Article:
Stanislas Wawrinka produced his best performance of the tournament so far as he dismissed Pablo Carreno Busta in straight sets 6-3, 6-2 to reach his first final at the BNP Paribas Open in Indian Wells.
* Article originally published by me for UBITennis.net *
The first six games of the semifinal were very competitive, but from there on in the Swiss took control, bullying his opponent at times with his raw power. The third seed won nine of the last 11 games in the match to set up a clash with either Roger Federer or Jack Sock in Sunday’s final.
Carreno Busta made a strong start, looking to take the ball early and play aggressively from the outset. Somewhat surprisingly the 21st seed’s average groundstroke speed was five miles an hour faster than Wawrinka’s in the opening exchanges (75mph compared to 70mph). In the fifth game the Spaniard opened up a window of opportunity after striking a forceful forehand return of serve followed by a forehand winner to move to 15-30. The Swiss was able to close the door and turned the tables in the next game after a missed forehand gave the third seed a break point of his own. After missing the return of serve the Spaniard escaped with a hold of serve to level at three games all.
After showing his opponent the warning signs, Wawrinka delivered a crucial blow in deciding the fate of the first set in the eighth game. The Swiss ripped two returns of serve deep, right at Carreno Busta’s feet, leaving the 21st seed scrambling as the third seed struck a forehand cross court winner to earn a pivotal break.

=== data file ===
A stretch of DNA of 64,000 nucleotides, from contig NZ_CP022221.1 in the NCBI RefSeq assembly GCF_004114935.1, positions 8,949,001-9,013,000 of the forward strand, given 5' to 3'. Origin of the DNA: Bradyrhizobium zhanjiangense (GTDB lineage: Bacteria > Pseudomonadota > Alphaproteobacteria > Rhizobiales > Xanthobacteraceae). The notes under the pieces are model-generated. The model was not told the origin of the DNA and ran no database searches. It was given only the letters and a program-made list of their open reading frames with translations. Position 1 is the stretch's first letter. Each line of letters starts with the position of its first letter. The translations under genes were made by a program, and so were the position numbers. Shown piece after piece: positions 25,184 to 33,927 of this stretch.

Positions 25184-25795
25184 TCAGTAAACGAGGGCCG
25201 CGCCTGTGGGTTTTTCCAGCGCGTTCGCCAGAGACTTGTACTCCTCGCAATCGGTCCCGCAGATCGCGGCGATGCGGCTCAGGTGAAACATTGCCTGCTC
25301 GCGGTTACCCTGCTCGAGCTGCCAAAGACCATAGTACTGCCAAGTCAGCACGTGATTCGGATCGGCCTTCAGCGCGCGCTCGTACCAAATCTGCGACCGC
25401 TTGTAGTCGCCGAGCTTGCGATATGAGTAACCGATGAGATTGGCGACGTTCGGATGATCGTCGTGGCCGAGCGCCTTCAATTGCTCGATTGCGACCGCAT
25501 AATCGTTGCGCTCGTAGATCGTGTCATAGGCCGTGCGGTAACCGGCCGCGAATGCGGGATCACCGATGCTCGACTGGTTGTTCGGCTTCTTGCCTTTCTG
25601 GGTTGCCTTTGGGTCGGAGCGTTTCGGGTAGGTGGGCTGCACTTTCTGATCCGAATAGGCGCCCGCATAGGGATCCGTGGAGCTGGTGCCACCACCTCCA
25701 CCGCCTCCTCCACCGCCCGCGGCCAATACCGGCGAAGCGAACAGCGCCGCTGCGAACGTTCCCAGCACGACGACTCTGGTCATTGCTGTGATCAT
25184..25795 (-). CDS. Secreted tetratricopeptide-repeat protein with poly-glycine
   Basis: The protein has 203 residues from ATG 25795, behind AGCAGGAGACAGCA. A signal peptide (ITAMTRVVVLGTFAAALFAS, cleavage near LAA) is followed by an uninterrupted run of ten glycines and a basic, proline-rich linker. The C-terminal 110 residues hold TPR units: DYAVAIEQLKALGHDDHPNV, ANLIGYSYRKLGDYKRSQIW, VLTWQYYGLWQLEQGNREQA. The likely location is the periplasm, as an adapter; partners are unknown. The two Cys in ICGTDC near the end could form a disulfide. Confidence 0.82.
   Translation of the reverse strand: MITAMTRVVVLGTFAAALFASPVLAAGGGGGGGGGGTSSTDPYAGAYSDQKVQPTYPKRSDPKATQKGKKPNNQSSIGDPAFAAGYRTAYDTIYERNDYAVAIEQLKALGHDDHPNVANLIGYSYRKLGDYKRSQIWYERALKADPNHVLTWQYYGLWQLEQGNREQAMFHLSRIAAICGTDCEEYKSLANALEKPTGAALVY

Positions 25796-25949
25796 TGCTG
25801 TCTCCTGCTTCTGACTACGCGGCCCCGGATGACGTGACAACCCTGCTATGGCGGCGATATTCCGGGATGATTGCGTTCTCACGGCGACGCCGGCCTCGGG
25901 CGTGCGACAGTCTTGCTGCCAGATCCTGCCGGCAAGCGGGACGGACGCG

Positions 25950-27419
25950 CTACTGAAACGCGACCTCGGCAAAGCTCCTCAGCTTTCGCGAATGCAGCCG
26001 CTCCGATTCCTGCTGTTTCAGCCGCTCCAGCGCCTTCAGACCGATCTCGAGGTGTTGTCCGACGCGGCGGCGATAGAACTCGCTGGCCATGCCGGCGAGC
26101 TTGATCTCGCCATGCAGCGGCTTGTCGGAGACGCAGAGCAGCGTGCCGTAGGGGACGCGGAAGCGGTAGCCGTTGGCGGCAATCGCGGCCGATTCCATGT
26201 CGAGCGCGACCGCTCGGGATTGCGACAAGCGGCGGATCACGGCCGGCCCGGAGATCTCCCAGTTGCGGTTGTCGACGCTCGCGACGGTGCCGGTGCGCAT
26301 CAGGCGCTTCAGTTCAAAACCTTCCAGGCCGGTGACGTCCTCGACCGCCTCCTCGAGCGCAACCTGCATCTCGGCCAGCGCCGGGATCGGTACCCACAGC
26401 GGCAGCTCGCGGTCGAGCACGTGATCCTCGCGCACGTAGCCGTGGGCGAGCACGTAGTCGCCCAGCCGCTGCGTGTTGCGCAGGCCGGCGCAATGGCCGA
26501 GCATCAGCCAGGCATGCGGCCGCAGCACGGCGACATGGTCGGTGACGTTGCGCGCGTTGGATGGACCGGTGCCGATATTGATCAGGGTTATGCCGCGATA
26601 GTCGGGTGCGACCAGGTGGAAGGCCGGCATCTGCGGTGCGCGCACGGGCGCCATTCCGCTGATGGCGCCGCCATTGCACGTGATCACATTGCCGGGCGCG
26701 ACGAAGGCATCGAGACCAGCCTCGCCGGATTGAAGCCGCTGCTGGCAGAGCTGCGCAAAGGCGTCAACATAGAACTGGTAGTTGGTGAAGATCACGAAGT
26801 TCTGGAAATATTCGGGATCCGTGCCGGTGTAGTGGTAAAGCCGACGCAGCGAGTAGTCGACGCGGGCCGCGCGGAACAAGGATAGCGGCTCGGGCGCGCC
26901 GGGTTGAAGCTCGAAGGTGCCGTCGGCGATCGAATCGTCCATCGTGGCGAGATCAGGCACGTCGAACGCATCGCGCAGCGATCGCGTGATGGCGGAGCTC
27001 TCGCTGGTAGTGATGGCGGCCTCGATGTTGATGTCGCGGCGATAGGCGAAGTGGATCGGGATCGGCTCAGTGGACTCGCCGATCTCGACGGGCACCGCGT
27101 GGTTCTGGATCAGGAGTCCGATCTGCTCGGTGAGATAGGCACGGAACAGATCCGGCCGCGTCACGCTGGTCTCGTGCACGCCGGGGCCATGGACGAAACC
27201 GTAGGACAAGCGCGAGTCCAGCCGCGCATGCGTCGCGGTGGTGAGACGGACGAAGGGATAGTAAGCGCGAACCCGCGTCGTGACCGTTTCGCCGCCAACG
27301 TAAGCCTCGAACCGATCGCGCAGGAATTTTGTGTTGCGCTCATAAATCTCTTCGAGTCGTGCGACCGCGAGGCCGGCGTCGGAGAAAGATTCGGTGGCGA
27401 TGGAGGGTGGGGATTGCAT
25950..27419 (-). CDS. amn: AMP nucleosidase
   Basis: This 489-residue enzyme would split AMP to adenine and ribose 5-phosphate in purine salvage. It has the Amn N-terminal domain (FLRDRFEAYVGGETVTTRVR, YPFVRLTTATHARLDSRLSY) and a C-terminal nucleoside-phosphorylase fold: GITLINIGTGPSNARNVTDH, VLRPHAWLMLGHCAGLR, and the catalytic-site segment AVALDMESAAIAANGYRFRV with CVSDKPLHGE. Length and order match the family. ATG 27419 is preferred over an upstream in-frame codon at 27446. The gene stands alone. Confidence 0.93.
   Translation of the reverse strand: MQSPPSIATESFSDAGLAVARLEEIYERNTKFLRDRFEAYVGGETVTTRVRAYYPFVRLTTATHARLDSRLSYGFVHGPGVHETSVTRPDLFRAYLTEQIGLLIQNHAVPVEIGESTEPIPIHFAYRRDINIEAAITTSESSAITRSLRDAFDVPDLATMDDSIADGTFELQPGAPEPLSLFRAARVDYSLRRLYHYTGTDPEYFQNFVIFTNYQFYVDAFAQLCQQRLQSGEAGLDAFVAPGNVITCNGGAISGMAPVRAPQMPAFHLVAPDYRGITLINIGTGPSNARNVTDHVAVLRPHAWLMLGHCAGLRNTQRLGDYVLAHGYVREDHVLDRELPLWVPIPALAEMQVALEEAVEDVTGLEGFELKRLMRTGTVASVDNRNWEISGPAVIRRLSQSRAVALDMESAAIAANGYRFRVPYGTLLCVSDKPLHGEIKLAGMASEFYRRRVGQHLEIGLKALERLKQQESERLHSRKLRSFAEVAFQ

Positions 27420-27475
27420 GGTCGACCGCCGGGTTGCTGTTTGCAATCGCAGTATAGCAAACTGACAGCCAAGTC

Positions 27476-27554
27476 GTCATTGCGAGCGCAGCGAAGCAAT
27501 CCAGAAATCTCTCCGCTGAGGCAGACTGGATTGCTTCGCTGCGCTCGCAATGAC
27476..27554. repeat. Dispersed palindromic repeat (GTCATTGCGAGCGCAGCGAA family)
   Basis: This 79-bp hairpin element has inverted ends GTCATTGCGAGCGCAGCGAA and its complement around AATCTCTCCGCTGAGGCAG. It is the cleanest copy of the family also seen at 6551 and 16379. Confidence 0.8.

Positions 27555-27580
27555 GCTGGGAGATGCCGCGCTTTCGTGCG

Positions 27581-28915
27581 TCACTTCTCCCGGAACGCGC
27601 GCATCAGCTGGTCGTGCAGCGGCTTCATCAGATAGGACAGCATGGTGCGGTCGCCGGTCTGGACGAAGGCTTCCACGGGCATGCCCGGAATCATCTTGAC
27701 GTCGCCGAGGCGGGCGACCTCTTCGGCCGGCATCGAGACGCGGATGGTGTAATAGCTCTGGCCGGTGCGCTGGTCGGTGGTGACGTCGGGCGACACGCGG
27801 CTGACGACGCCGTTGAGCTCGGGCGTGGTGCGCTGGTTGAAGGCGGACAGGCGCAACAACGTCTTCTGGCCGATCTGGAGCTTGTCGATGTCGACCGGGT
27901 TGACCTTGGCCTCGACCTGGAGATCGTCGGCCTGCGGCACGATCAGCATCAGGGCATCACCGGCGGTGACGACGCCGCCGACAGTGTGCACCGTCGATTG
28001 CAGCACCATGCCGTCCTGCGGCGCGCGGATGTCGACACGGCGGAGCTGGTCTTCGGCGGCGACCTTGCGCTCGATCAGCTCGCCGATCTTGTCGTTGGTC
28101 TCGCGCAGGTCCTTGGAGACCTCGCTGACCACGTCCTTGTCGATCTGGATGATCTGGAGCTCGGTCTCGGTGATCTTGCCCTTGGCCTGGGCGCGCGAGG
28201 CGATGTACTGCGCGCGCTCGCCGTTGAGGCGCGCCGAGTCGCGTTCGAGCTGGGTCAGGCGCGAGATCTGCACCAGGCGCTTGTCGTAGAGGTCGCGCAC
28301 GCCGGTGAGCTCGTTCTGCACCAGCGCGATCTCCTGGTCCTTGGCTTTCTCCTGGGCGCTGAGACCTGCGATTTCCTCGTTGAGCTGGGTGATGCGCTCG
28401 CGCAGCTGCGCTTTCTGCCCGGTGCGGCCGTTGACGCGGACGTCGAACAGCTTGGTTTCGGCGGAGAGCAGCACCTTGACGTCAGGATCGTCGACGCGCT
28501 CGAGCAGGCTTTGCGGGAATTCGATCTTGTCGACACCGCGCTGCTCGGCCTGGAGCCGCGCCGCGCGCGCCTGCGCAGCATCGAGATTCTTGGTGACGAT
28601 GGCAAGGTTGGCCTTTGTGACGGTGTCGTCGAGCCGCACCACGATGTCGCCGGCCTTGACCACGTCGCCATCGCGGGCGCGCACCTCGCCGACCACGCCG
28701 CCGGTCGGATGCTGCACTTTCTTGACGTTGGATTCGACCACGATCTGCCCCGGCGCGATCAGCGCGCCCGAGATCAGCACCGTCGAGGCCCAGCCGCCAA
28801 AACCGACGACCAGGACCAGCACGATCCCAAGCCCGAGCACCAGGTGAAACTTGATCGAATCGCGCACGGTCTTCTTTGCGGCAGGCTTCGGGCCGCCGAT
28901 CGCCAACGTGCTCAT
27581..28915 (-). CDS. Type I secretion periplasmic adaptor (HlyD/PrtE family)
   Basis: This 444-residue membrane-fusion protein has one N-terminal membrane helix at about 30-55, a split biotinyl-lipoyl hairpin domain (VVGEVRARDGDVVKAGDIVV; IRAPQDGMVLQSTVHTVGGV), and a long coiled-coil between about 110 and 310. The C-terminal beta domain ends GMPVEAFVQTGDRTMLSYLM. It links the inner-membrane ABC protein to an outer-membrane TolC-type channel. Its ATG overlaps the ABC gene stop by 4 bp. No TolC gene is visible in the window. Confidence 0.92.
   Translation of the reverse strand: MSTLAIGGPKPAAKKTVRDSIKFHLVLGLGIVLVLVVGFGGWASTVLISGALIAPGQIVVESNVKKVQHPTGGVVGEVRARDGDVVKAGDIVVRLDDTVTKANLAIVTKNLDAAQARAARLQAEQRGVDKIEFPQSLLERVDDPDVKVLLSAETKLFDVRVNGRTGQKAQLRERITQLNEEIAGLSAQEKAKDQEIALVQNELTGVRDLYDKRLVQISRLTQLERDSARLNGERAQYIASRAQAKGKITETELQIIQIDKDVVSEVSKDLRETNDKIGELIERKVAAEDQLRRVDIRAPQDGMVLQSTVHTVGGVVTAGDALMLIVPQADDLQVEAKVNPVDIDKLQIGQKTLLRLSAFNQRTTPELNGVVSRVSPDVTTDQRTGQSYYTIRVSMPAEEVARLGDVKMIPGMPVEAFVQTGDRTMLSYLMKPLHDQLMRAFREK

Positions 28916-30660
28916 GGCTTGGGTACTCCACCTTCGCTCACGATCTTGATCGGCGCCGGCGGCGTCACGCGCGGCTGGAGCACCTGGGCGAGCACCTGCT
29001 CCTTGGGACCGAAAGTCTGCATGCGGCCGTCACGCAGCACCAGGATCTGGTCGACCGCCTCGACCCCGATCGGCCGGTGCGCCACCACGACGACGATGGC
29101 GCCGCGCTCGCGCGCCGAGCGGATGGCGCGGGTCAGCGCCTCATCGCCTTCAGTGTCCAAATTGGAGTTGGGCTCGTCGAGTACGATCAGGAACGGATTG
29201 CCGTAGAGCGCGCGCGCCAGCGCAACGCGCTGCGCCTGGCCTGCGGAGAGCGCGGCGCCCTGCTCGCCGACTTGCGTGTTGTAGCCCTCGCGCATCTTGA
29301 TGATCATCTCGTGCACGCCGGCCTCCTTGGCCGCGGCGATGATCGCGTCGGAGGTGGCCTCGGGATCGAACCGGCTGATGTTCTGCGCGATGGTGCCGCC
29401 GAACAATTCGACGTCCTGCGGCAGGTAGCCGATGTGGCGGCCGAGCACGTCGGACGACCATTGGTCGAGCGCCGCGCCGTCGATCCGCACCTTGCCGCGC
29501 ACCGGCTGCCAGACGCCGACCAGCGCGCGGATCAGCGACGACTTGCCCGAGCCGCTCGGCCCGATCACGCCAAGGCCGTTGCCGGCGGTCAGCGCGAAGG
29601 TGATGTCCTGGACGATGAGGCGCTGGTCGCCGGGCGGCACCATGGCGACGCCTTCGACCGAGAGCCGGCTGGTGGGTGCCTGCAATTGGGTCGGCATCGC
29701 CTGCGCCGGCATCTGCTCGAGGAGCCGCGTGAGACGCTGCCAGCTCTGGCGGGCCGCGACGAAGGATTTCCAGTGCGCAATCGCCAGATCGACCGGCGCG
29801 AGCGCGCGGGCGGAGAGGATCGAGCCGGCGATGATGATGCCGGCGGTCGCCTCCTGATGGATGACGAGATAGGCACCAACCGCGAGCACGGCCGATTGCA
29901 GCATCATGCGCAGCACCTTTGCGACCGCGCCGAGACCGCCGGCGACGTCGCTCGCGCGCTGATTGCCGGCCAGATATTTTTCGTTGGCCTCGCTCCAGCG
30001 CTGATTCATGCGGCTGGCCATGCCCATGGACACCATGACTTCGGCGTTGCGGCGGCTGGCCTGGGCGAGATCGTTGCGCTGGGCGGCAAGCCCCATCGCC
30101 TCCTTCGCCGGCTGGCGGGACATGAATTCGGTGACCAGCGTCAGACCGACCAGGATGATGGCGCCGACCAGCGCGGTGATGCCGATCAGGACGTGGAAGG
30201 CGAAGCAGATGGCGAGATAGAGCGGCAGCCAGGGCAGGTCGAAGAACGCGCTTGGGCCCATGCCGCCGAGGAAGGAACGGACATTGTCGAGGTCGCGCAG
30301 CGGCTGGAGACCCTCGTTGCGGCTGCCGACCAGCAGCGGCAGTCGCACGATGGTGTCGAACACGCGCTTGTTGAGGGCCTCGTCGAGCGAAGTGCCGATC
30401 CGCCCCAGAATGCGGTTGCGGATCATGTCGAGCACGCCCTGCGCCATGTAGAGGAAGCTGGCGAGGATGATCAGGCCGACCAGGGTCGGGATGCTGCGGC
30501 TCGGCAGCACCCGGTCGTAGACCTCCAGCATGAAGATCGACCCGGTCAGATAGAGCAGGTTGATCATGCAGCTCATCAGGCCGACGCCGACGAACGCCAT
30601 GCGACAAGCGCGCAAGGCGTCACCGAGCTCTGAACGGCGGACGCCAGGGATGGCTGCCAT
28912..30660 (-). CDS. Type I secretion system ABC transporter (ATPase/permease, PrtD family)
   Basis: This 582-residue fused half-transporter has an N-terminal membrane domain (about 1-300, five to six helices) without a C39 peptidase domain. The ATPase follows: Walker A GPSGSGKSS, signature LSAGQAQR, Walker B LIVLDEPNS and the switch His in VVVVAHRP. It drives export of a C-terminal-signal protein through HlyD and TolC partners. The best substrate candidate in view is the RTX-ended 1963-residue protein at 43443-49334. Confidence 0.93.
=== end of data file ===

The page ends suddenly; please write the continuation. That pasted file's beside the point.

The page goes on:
Wawrinka caught fire and quickly secured the set advantage, winning 11 of the last 12 points as he held to love to wrap it up 6-3 after 29 minutes. Just a 60% win rate behind his first serve and a 50% win rate behind the second did the real damage to Carreno Busta, particularly in the eighth game.
Carreno Busta faced further pressure to try and stay with his opponent early on in the second set as he faced two break points in the third game. Wawrinka went long with a forehand to squander the first before the Spaniard took control in the following point, bossing proceedings with his forehand. The third seed failed to convert on two more opportunities before finally capitalising with a ferocious forehand to secure the break in a game which lasted just shy of 10 minutes.
That proved to be Carreno Busta’s final stand as Wawrinka continued to go from strength to strength. The Swiss secured a double break before closing the match out on serve to love, booking his place in his fourth Masters 1000 final, his first on US soil.